William M. Briggs

Statistician to the Stars!

Lizards all male climate change club

Nature magazine reports this headline: Condemned to single-sex life by climate change.

They are talking about a species of lizards called tuatara that live “on about 30 small islands in New Zealand?s north.” The disgusting, scaly creatures are in exile on those islands because they have everywhere else been “wiped out by predators.” No word on who or what these predators are or why the predators cannot follow the tuatara to the islands and thus continue their campaign of herpetological genocide.

Anyway, the lizards are about to go extinct and it’s all your fault. It seems that when the weather is hot, more male tuatara lizards are born than female lizards. And we all know what happens when there are more boy than girl lizards. It becomes impossible to get a date and procreate.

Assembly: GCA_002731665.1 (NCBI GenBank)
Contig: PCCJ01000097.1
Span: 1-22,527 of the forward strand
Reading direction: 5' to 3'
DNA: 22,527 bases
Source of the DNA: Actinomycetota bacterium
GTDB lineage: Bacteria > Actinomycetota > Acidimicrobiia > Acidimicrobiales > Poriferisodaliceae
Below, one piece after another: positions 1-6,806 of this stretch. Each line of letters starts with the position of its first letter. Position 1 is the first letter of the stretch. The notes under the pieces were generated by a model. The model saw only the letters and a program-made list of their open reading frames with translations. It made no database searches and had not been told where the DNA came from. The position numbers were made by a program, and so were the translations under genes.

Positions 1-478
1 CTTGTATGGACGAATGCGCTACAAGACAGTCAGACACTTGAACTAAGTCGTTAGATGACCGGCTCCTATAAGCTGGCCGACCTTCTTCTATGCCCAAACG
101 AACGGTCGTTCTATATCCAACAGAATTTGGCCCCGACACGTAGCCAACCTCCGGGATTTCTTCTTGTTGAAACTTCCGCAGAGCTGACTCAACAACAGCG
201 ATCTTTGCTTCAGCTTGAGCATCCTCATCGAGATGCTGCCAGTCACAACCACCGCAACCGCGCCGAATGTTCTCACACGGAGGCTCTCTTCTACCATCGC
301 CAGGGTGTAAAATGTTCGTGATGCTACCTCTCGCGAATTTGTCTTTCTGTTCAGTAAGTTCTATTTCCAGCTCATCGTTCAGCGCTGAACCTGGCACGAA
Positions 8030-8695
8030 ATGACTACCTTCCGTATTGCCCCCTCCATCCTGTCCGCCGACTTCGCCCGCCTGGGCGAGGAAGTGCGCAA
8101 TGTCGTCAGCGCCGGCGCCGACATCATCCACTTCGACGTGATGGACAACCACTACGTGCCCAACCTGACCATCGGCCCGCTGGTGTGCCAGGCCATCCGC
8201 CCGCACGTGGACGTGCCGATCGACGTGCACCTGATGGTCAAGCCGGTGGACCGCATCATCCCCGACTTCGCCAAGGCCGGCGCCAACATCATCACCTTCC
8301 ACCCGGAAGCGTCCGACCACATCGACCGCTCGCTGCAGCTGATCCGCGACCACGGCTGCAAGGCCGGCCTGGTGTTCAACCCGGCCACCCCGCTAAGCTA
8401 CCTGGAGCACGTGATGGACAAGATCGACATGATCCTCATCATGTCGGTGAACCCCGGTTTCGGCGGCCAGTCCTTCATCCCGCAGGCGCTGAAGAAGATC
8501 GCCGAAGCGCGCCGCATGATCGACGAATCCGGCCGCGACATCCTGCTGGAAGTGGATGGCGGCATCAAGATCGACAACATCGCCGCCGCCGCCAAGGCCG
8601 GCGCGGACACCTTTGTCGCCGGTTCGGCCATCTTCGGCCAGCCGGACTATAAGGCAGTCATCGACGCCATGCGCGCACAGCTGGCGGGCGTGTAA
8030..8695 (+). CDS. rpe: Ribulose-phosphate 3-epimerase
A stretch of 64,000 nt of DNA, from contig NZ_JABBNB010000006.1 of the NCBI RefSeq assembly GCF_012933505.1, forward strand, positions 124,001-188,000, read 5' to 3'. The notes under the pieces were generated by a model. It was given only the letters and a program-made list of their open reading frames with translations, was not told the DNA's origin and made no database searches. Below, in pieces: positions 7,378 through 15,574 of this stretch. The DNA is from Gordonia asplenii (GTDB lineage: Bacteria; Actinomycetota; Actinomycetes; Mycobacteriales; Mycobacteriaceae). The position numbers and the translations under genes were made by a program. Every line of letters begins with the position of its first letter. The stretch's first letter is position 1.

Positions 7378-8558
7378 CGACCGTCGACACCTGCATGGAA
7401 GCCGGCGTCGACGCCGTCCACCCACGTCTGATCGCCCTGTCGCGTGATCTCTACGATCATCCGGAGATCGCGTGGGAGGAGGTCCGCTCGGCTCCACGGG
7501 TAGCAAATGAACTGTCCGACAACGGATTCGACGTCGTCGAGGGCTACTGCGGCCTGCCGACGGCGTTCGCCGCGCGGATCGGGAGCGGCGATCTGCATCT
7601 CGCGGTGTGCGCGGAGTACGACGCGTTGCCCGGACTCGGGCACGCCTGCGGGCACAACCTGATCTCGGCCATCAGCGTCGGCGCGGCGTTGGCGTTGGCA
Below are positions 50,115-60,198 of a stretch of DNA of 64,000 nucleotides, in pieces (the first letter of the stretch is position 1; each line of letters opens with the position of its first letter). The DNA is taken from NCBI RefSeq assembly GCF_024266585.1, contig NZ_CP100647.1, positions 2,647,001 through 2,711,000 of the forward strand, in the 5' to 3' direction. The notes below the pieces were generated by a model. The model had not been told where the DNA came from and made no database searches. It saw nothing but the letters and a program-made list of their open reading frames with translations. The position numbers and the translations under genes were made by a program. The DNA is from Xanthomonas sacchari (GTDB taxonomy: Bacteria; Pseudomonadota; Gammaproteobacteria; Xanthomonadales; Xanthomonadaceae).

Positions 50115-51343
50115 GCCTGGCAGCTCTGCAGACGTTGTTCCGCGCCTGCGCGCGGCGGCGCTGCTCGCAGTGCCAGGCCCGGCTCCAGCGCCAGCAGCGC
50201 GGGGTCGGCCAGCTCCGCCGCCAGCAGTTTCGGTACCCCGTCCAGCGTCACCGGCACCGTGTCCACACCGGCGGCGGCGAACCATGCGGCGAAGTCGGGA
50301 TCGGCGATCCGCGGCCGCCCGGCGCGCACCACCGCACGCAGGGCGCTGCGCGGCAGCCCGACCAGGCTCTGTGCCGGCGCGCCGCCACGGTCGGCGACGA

This “doomsday prediction”, we are told by researchers, is assured because of (what else?) global warming.

How do the researchers know this? Why, a computer told them so.

Previous computers did not tell them so, which forced the researchers to reprogram them, this time incorporating in their models “physics of heat transfer with terrain data.” Well, that is impressive. The researchers then “simulated climate change and then monitored its effect on specific points across the island.”

What they found was shocking: Rampant maleness, which naturally carries with it the consequence of enforced bachelorhood.